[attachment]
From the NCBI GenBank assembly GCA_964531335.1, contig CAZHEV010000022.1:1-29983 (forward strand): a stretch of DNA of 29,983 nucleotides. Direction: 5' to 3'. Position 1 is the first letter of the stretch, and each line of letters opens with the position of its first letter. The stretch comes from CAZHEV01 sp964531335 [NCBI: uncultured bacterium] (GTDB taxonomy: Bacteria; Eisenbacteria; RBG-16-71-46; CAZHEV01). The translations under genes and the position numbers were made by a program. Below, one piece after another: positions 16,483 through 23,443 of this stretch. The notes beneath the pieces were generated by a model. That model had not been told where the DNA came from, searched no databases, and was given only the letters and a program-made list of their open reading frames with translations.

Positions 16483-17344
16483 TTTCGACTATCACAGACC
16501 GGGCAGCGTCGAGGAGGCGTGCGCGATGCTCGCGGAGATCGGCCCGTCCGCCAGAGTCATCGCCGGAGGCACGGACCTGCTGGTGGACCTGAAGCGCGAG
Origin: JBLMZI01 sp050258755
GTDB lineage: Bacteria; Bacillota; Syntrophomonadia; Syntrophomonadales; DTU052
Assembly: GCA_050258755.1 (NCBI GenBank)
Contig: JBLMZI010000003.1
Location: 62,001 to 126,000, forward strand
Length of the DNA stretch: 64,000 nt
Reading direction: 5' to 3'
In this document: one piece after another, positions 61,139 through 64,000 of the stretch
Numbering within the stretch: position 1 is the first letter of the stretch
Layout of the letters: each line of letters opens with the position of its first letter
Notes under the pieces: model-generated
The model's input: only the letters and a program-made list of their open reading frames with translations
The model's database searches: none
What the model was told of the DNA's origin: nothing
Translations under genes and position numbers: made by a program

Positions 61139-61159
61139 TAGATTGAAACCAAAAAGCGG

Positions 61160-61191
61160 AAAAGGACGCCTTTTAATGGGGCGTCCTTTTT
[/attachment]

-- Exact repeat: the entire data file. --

From the NCBI GenBank assembly GCA_964531335.1, contig CAZHEV010000022.1:1-29983 (forward strand): a stretch of DNA of 29,983 nucleotides. Direction: 5' to 3'. Position 1 is the first letter of the stretch, and each line of letters opens with the position of its first letter. The stretch comes from CAZHEV01 sp964531335 [NCBI: uncultured bacterium] (GTDB taxonomy: Bacteria; Eisenbacteria; RBG-16-71-46; CAZHEV01). The translations under genes and the position numbers were made by a program. Below, one piece after another: positions 16,483 through 23,443 of this stretch. The notes beneath the pieces were generated by a model. That model had not been told where the DNA came from, searched no databases, and was given only the letters and a program-made list of their open reading frames with translations.

Positions 16483-17344
16483 TTTCGACTATCACAGACC
16501 GGGCAGCGTCGAGGAGGCGTGCGCGATGCTCGCGGAGATCGGCCCGTCCGCCAGAGTCATCGCCGGAGGCACGGACCTGCTGGTGGACCTGAAGCGCGAG
Origin: JBLMZI01 sp050258755
GTDB lineage: Bacteria; Bacillota; Syntrophomonadia; Syntrophomonadales; DTU052
Assembly: GCA_050258755.1 (NCBI GenBank)
Contig: JBLMZI010000003.1
Location: 62,001 to 126,000, forward strand
Length of the DNA stretch: 64,000 nt
Reading direction: 5' to 3'
In this document: one piece after another, positions 61,139 through 64,000 of the stretch
Numbering within the stretch: position 1 is the first letter of the stretch
Layout of the letters: each line of letters opens with the position of its first letter
Notes under the pieces: model-generated
The model's input: only the letters and a program-made list of their open reading frames with translations
The model's database searches: none
What the model was told of the DNA's origin: nothing
Translations under genes and position numbers: made by a program

Positions 61139-61159
61139 TAGATTGAAACCAAAAAGCGG

Positions 61160-61191
61160 AAAAGGACGCCTTTTAATGGGGCGTCCTTTTT